When Mr. Prather turned president of the University of Texas, he invoked the phrase and changed it to “the eyes of Texas are upon you,” Professor Gordon stated.

Students wrote satirical lyrics with the phrase and set them to the tune of “I’ve Been Working on the Railroad.”

Its first efficiency was round 1903, by a college quartet at a minstrel present on the Hancock Opera House in Austin, the professor stated.

“The assumption is it was performed in blackface,” he stated.

The college acknowledges on its website that the track was “first sung at a minstrel show and taken indirectly from a Robert E. Lee quote, contextual elements that many people find offensive.”

“Embracing the song’s meaning today should not stop us from seeing its complicated past, and acknowledging the many ways that people see the song,” it added.

There has been resistance to the track earlier than, Professor Gordon stated. In the late 1990s and early 2000s, some student-athletes refused to face when the track was performed, however their efforts didn’t go far. In 2018, the coed authorities held a debate over whether or not to cease singing the track.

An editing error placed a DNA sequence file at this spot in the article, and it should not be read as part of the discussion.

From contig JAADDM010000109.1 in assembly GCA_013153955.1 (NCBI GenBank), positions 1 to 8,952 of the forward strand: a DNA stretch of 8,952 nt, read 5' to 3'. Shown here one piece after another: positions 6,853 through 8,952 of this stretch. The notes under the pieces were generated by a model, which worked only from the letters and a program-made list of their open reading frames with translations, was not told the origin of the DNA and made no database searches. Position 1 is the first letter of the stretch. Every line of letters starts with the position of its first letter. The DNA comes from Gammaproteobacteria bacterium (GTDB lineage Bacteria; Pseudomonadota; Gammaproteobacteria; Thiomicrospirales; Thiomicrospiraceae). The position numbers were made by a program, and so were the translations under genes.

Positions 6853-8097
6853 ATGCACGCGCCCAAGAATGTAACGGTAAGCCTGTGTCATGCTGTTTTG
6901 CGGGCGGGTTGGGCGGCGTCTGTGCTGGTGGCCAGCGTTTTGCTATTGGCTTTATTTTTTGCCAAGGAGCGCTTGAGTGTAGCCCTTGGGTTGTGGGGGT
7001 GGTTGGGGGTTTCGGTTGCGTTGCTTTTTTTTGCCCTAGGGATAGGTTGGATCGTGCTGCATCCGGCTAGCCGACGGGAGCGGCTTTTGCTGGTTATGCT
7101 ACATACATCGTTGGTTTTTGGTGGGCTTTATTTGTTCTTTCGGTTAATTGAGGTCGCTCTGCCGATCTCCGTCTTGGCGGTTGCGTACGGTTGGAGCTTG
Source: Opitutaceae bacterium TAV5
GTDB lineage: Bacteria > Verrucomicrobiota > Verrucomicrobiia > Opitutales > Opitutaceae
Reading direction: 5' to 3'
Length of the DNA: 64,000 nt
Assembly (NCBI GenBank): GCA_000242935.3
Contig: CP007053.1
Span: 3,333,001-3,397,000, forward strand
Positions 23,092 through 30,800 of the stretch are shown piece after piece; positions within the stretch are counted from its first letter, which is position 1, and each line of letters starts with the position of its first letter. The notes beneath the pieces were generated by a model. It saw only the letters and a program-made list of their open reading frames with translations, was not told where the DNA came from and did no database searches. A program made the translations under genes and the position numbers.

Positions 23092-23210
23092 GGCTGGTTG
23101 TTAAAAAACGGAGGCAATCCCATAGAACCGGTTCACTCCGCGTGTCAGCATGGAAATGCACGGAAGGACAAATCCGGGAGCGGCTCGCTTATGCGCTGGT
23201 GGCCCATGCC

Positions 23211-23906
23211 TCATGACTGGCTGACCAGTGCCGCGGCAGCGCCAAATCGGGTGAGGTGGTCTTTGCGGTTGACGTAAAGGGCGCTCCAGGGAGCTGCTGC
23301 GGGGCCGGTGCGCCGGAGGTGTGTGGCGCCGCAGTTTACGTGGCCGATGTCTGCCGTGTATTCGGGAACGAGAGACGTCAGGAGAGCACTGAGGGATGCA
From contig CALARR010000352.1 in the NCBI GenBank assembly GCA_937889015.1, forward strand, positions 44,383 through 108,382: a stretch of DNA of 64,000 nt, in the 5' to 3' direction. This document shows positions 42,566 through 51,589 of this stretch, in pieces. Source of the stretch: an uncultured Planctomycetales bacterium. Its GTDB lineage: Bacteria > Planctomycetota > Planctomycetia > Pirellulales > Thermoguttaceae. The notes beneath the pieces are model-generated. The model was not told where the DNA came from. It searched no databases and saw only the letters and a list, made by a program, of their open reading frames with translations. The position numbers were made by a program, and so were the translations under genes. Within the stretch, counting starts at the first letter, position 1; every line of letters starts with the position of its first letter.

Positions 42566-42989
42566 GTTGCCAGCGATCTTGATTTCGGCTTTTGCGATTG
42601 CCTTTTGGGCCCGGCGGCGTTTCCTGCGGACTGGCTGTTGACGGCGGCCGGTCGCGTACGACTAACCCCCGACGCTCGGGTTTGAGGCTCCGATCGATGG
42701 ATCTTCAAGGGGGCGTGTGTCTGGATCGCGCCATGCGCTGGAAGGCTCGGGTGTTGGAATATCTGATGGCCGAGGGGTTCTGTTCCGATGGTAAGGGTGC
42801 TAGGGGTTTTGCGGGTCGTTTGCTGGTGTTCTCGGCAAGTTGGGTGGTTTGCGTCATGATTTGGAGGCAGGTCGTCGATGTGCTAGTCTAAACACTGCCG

“This is the first time that I know of that there has been relatively widespread support for having it not be the school song,” stated Professor Gordon, who has been on the college for 30 years.

During a briefing with the news media on Thursday, Caden Sterns, a defensive again, stated the current protests round Mr. Floyd’s dying and police brutality had created an obligation for college students to teach themselves on the nation’s historical past of racism.

Credit…Michael Thomas/Associated Press

“We’re more than just people out there just banging our heads and hitting people,” he stated. “We’ve got people who got beliefs and perspectives, and so as athletes, I think we should use that to the fullest ability.”

On Friday, Mr. Sterns posted a message on Twitter, thanking individuals who have supported the workforce’s name for change.

“And for those who don’t.. and reacting with hate… still nothing but love,” he wrote. “True colors are being shown, and the hate will be EXPOSED.”